L.A. City Council fails to select a fill-in for indicted Councilman Mark Ridley-Thomas

L.A. City Council fails to select a fill-in for indicted Councilman Mark Ridley-Thomas
Mark Ridley-Thomas, shown in 2020. His City Council colleagues have been debating over how to select a fill-in for his seat while he fights federal corruption charges.(Dania Maxwell/Los Angeles Times)


The drama in Los Angeles’ 10th City Council District just keeps unfolding.

Ten months after Councilman Mark Ridley-Thomas was indicted on federal corruption charges, the City Council remains at odds over what should happen to his district — who should represent it, and how that person should be selected.

Council President Nury Martinez had been hoping on Tuesday to persuade her colleagues to appoint Heather Hutt, who has been the district’s caretaker since mid-July, when a judge sidelined the council’s previous interim pick, former Councilman Herb Wesson.

But five of Martinez’s colleagues blocked that proposal, using a procedural move to keep it from being considered on the council floor — and sending it to a committee instead.

Martinez’s request to take up Hutt’s nomination needed 10 votes but stalled out at nine. Its failure leaves the 10th, which stretches from Koreatown to Leimert Park in South L.A., without a voting representative for the time being.

Councilwoman Monica Rodriguez, who opposed a vote on Hutt, said the council moved too swiftly last time it tried to fill the seat — selecting Wesson, only to have two judges conclude he is ineligible due to term limits. Councilman Bob Blumenfield had similar concerns, saying he only learned that Hutt was in consideration on Thursday.

“What give me great discomfort,” he said, “is the speed at which we are doing this.”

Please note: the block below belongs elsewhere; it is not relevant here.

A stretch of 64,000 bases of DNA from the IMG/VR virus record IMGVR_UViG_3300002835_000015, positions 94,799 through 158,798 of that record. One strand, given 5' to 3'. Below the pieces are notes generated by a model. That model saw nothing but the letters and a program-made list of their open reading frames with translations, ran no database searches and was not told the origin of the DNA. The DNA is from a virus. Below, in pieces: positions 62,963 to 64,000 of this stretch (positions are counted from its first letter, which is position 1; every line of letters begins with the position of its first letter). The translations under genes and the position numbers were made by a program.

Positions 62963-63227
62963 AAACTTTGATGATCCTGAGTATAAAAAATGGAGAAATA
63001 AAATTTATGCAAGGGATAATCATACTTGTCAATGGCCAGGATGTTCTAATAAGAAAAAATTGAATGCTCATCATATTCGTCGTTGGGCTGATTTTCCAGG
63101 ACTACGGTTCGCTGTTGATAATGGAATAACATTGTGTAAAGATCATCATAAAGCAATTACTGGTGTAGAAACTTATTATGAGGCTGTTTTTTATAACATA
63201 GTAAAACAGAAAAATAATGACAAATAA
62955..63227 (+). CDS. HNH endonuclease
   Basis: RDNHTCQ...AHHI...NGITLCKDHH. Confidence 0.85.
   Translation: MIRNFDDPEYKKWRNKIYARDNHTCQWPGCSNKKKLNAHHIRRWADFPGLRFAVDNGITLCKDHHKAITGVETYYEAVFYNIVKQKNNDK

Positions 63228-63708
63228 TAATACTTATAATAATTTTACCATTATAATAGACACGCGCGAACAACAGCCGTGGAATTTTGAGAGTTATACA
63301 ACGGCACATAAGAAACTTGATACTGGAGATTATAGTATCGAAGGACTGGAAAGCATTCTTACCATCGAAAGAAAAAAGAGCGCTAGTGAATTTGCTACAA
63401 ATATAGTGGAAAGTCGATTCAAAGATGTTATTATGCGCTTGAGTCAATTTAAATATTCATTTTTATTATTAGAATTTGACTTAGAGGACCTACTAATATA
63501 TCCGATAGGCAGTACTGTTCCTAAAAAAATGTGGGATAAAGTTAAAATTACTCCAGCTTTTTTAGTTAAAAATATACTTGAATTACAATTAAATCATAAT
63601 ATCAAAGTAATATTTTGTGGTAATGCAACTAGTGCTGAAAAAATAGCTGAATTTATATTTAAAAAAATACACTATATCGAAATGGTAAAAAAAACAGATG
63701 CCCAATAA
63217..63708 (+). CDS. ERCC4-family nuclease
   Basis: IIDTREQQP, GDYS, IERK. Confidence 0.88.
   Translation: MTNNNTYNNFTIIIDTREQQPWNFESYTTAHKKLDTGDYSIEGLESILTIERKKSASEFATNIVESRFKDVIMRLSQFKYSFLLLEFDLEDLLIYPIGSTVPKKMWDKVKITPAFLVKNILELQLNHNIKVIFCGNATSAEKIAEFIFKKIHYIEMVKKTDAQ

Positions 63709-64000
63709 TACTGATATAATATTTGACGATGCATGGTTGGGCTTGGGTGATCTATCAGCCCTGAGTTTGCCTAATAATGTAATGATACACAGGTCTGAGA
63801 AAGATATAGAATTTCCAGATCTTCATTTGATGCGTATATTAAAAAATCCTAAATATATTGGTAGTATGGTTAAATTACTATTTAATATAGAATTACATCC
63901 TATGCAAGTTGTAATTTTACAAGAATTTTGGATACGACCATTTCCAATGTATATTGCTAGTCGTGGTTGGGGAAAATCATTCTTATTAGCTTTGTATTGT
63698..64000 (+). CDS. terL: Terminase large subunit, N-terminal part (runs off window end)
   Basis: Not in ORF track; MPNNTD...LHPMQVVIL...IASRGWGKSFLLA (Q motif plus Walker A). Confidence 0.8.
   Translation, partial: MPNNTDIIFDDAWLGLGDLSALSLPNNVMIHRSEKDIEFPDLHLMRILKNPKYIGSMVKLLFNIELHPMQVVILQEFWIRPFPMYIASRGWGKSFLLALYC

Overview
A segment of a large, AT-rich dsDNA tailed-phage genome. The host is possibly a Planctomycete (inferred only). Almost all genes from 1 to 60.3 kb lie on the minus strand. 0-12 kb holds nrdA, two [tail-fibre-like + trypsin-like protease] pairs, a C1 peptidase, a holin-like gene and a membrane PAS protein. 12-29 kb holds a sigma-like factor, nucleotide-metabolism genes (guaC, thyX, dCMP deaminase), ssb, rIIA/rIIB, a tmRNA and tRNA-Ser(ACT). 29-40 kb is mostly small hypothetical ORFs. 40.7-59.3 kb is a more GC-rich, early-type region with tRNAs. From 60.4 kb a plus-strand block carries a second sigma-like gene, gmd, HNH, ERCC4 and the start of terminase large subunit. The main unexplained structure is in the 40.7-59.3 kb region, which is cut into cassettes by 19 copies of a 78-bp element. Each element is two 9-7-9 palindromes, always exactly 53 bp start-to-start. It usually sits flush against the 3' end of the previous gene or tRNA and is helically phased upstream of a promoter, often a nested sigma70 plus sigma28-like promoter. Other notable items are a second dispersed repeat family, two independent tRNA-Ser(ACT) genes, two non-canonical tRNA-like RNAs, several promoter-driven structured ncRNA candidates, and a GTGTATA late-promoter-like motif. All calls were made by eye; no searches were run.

Rodriguez and Blumenfield were joined by council members Mike Bonin, Marqueece Harris-Dawson and Nithya Raman in blocking the nomination from consideration. The proposal was referred back to the council’s rules committee, which Martinez heads.

Martinez’s committee is scheduled to review Hutt’s nomination on Wednesday. During Tuesday’s meeting, she apologized to Hutt, saying she would keep fighting to put her in the seat

“I am sorry that a few did not have the courage to have this conversation, and deal with the merits of this Black woman that’s here today,” Martinez said, referring to Hutt.

Residents of the 10th have been without a voting representative on and off since last fall, when Ridley-Thomas was indicted on charges of bribery, conspiracy and fraud in a case that centers on allegations that he provided a contract with USC in exchange for free university tuition and a job for his son. He has pleaded not guilty.

The council suspended Ridley-Thomas on an 11-3 vote. Martinez picked Karly Katona, Ridley-Thomas’ then-chief of staff, to serve as a nonvoting caretaker.

Residents of the district protested that they had been disenfranchised by that move, since Katona did not have the power to cast votes.

In February, the council selected Wesson to serve in the interim post. But that effort was challenged in court by the Southern Christian Leadership Conference and district residents who aligned with Ridley-Thomas. Two judges sided with those plaintiffs and Wesson resigned last week.